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News Analysis: First Rabin Makes Peace with Jordan, then He Moves to Make Peace with Peres

August 4, 1994
See Original Daily Bulletin From This Date

The Mideast peace process, wrote one leading columnist here this week, does not include the war between Prime Minister Yitzhak Rabin and Foreign Minister Shimon Peres.

Following their latest angry bout, played out during the Israeli-Jordanian summit in Washington, the two men met privately in Jerusalem on Monday in an effort to resolve their differences.

After two hours of discussions — at which only one mutual friend, attorney Giora Eini, was present — the two inveterate allies and foes proclaimed a renewed “working relationship.”

But anything other than this public stance was not made entirely clear.

Their aides claimed they had hammered out an agreement marking their various areas of responsibility in the peace process and that it contained a pledge to cooperate fully and to conceal nothing from each another.

But in the words of the media wag cited above, whatever the details, this latest agreement can only restore a state of non-belligerency. Full peace and normalization in the Rabin-Peres relationship seem as remote as ever — particularly, as pundits say, as the 1996 elections approach.

Peres was reportedly much offended by being virtually sidelined by Rabin during the two days of ceremonies in Washington, where Rabin and Hussein officially ended 46 years of hostilities.

The Rabin-Peres tensions were only the latest display of a well-known and long-standing rivalry between the two.

The latest tension arose because Rabin apparently waited until the last moment to invite Peres to Washington. The invitation reportedly only came after Rabin aides leaked rumors Peres was not going to be included at all.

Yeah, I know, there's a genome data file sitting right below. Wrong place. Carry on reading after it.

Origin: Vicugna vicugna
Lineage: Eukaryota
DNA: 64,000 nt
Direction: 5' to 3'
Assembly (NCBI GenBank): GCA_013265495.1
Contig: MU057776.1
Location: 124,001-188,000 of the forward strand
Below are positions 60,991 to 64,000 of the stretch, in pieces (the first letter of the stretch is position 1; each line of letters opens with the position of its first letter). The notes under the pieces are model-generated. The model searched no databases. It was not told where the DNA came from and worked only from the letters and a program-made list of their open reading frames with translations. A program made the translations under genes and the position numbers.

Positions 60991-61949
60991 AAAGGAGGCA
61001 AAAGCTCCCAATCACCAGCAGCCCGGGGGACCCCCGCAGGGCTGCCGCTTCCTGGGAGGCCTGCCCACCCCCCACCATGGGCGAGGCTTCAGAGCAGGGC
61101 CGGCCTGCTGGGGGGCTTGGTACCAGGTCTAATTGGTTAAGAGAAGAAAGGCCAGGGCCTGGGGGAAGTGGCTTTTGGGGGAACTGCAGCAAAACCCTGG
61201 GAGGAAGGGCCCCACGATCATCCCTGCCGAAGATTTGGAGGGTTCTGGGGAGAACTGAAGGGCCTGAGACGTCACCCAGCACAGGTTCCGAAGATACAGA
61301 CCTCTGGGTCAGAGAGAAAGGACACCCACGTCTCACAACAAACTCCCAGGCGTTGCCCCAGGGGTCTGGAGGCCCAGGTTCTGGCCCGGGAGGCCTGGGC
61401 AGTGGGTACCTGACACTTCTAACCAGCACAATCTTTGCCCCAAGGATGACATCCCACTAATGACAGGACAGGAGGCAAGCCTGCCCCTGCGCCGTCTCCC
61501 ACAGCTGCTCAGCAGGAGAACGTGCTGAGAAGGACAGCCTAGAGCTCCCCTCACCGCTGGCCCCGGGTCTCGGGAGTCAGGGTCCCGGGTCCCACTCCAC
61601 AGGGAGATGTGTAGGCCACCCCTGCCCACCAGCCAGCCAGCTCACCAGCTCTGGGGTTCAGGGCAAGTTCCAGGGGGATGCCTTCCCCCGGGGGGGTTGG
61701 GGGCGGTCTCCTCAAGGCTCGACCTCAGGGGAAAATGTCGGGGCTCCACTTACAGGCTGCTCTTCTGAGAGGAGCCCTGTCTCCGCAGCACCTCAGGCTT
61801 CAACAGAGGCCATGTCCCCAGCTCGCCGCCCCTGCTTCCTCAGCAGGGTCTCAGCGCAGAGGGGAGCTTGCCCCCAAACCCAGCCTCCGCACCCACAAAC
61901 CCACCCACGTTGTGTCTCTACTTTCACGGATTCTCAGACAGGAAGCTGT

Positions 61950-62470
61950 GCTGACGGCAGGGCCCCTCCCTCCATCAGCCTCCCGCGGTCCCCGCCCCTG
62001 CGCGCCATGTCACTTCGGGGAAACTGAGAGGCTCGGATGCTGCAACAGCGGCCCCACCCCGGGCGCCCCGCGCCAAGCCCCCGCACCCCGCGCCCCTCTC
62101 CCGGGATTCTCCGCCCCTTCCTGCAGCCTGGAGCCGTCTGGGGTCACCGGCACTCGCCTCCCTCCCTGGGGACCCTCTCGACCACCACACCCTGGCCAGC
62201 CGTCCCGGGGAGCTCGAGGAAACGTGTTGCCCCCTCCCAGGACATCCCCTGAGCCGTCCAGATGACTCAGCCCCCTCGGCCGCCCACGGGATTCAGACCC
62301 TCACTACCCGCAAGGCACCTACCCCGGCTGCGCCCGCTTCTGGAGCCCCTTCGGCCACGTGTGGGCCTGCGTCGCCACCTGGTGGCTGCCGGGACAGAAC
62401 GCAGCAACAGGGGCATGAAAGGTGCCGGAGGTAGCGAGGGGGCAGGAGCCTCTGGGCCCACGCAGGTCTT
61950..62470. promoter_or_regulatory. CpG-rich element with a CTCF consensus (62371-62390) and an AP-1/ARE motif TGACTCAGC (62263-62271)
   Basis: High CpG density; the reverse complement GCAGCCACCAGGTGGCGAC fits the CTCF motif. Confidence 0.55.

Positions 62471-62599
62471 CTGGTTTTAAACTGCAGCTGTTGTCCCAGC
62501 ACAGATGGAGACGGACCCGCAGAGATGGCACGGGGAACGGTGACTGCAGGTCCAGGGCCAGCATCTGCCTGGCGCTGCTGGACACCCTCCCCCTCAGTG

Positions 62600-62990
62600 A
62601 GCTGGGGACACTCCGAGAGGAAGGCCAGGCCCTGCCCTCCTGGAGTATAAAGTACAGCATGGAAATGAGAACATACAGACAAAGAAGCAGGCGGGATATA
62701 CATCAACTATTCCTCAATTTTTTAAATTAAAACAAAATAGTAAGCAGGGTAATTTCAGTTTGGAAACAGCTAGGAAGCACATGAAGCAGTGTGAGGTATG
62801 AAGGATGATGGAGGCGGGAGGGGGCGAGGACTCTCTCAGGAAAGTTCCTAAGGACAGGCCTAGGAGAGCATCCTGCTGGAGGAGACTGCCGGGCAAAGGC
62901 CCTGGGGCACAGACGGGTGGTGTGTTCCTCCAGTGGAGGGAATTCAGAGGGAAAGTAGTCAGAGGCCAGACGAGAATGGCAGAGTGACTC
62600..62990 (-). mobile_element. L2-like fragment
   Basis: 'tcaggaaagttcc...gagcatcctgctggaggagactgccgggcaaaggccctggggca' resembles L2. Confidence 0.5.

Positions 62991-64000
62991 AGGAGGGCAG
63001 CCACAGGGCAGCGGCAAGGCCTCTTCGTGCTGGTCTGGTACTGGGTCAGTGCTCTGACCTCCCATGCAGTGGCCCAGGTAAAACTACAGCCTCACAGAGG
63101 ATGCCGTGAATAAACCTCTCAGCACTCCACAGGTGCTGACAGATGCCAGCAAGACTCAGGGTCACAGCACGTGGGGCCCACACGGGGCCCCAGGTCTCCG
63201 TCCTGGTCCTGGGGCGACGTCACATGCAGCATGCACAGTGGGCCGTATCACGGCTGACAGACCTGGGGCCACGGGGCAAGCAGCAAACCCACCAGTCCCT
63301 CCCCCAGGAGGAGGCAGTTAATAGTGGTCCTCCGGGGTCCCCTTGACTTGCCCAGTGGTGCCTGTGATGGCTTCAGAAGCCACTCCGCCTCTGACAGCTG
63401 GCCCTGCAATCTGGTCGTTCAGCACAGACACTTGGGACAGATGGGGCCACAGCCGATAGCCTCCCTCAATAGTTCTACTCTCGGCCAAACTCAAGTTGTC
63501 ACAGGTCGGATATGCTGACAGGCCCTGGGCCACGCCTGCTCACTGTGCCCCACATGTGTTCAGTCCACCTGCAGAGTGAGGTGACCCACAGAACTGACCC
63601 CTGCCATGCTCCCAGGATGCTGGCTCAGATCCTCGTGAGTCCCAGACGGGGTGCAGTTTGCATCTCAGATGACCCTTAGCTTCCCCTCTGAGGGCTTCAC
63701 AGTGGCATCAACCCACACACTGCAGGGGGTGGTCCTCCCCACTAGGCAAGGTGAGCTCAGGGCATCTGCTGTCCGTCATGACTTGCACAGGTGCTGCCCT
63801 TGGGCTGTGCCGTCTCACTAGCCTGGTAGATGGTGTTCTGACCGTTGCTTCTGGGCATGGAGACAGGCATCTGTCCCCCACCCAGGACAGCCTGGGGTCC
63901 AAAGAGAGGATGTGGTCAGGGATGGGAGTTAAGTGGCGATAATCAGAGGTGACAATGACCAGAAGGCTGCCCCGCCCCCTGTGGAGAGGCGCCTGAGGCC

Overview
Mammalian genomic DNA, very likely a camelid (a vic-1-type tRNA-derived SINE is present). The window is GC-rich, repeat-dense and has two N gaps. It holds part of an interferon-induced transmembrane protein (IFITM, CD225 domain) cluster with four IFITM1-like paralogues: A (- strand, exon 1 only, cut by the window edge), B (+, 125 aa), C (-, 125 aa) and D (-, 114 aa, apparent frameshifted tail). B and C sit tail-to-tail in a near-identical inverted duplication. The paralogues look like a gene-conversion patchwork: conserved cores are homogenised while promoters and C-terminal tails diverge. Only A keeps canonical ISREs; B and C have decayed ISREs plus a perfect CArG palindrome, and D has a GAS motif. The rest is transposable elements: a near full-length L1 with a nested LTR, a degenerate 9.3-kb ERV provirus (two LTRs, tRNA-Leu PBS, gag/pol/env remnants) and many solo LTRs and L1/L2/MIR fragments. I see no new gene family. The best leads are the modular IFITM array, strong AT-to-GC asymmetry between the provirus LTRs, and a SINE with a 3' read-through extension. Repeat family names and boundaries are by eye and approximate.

The slight was magnified by Peres’ highly visible role in negotiations with the Jordanians only days earlier, when he joined U.S. Secretary of State Warren Christopher and Jordanian Prime Minister Abdul Salam al-Majali in a three-way session.

The July 20 meeting marked the first time that an Israeli official publicly set foot on Jordanian soil.

Peres’ glum disposition throughout last week’s Washington summit was a constant subject of media attention and speculation in Israel.

During the Washington trip last week, Rabin, in conversations and briefings, reportedly belittled Peres’ contribution to the diplomatic breakthrough with Jordan.


In his public addresses, Rabin barely mentioned the foreign minister, who is widely regarded as the main architect of the government’s peace initiatives.

Peres was so hurt that at one stage he apparently told his confidants he was considering resigning.

According to some reports here, during Tuesday’s meeting with Peres, Rabin offered a faint expression of regret for having publicly and repeatedly belittled Peres during the Washington trip.

“I didn’t mean to hurt you,” the prime minister was quoted as saying.

According to columnist Yoel Markus of the Hebrew daily Ha’aretz, the explanation for their tensions is to be sought wholly in the realm of politics.

In Markus’ view, this latest eruption of their two-decades-old hostility signals “the first round of the 1996 election buildup.”

Markus noted Rabin’s aside to President Clinton during the Washington trip that both of them would be facing re-election in 1996.

This was believed to be the first time the Israeli prime minister publicly confirmed that he intends to run again.

Peres, who served as prime minister for only two years, 1984-1986 — presiding over a grid-locked unity government — pointedly declined to field a question on his own possible prime ministerial ambitions during a recent television interview.

He merely noted that Rabin had been elected for the present term and that he fully supported the prime minister in their peacemaking odyssey.

Peres and Rabin first fought over the leadership of the Labor Party in 1974, when Rabin won by a narrow margin.

They have revived the rivalry every few years since then.

With no especially strong challenge evident from Labor’s next generation, the two septuagenarians may have yet another go at it come primary time before the 1996 election.

According to this interpretation, it was solely political considerations that led Rabin to seek all the credit for the Jordanian breakthrough and to deny Peres any part of the success.

(JTA correspondent Cynthia Mann in Jerusalem contributed to this report.)

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